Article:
long bamboo poles hanging across the alleys with flapping washing on them…
    the early tropical darkness, and little groups of people crouched on the pavement cooking food with a delectable aroma..
    the scent of frangipani hanging over garden walls…
    fabulous, famous Raffles, but denied entry by the parents because I was not old enough to waste good money on a drink for me!…

    1. Hello Valerie,

      Good to have you visit and post a comment too 🙂

      There were the Caucasians and privileged Asians who lived a generally good life.

      For the rest of us locals, the vast majority, it was a back breaking grind. Poverty was real, malnutrition was ever present. Poor sanitation. And not all homes had running water and electricity. We relied on bores (wells) for water and kerosene lamps for light. The list goes on… It is a miracle indeed that within one generation – Singapore had catapulted to first world status. Even many Singaporeans in their 30s do not really appreciate how their parents lived…

      But we made the most of what little we had – relished every little treat – and in some sense, those were halcyon days.


      1. Hello Eric, I really learned something from your reply to me. I was writing from the point of view of a dazzled twelve year old fresh out from a grey February winter in England. After a few weeks at the Rex Hotel round the corner from Raffles we went to live on the edge of the harbour in Penang – utterly beautiful.
        But now you have made me more aware of the realities of life then… and I suppose that in the early fifties , only a few years after the Japanese Occupation, many services had not been restored after the Japanese destruction of so much .. later when we went to live at Kota Bahru, the machine gun bullet holes were still running along the walls of our little pink stuccoed house by the river where they had chugged past in their motor boats in the early morning invasion, randomly shooting…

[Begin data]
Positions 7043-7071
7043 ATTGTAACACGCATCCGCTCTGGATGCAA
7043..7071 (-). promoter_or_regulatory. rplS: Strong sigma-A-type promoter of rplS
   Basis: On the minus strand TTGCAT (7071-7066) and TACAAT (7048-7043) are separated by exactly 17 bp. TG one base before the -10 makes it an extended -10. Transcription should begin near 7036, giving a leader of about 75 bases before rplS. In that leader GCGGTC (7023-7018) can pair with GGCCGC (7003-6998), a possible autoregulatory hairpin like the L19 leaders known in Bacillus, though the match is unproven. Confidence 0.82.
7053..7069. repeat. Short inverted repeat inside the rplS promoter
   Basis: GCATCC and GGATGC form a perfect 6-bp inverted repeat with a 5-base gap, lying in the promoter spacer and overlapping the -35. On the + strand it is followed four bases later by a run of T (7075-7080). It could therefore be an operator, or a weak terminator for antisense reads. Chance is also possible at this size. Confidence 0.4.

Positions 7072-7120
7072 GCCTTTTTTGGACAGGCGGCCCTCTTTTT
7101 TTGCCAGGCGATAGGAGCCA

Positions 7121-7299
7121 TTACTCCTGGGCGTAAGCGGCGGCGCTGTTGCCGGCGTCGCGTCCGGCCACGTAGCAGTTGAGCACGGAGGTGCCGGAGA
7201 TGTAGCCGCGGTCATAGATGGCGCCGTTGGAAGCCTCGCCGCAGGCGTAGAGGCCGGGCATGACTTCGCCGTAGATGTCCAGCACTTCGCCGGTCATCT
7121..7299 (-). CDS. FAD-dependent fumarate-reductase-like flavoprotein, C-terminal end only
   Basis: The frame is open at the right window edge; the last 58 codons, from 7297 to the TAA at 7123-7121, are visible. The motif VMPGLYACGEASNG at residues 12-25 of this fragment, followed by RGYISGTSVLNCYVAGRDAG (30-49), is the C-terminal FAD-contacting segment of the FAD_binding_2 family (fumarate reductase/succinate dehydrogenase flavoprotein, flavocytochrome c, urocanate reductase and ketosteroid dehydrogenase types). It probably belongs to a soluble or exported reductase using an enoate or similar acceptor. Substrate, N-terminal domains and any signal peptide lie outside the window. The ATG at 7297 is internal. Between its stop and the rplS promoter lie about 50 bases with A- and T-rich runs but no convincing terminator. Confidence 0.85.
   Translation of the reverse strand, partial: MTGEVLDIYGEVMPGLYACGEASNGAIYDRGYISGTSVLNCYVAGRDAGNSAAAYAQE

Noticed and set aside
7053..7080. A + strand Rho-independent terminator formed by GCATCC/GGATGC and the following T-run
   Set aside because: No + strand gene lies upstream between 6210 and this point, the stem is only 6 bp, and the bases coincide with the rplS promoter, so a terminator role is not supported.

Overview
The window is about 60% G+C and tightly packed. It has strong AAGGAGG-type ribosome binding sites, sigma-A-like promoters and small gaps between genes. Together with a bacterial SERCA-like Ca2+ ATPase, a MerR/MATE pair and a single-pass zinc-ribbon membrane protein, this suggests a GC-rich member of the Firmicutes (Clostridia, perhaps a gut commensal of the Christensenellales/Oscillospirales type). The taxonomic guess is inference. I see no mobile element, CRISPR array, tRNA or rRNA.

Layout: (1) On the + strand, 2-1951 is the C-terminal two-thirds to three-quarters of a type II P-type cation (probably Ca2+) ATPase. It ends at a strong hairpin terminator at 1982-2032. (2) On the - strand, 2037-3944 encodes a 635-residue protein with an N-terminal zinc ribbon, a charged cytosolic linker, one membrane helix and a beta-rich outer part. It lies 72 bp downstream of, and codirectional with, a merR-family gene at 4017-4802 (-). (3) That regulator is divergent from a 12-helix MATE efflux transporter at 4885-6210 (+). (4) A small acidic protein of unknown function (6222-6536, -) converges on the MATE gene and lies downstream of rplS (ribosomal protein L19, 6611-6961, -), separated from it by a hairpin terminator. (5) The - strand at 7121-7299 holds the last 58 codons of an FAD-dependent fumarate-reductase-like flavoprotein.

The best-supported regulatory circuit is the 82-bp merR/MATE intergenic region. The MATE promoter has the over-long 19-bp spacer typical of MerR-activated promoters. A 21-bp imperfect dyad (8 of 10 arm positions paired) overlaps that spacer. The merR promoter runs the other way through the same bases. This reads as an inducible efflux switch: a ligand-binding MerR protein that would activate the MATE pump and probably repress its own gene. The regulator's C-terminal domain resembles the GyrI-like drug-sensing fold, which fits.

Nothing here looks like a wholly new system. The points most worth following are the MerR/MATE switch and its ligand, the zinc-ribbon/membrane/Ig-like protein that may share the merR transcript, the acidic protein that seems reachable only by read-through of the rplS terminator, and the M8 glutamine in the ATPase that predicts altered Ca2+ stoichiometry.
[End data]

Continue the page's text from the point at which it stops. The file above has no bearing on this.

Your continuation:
Your reply gave me much food for thought, thank you Eric.

  4. Haha. Love the secret codes idea. If I’m understanding you right, many humans tend to speak before thinking it through first. No checking both ways for vehicles or kids riding bikes, which can very likely make us crash.

    1. That’s the truth, Lori,

      Many humans are sprinters – they let their mouths run ahead even before their brain gets into gear.

      Thank you for your visit and comment 🙂

    1. Thank you, Tanveer dear,
      I don’t know why but your posts are not coming through but I’ve today again clicked to “subscribe” to your blog.
      God bless,

  5. I do pity the chicken, they not only end up on our table as one of our meat dishes, they are often the brunt of jokes for many, whether it is mockery, similes or metaphors. But they contribute to making a name for people, like KFC and our famous hainanese chicken rice.

    As for you, Eric, you did get the gift of tongues, even if it is momentary, lol. Thanks to the chicken.

  6. I’m with you, let’s deplete the ocean fish supply between us. Of course steamed with rice and ginger with a little chilli thrown in and some nicely prepared vegetables. Get those chop sticks ready!

    1. Sometimes I don’t understand my tongues too. But with age, I’m losing my skills in tongues 🙂
      Or should that be – losing my inclination to go into tongues 🙂

      1. Whatever language we possess can be too easily forgotten by my age (almost 70), so I try to sharpen it with daily digital scrabble games online. 🙂 Working to keep what is left in the old noggin as sharp as I can. 🙂

I like to hear your thoughts

This site uses Akismet to reduce spam. Learn how your comment data is processed.

error: Content is protected !!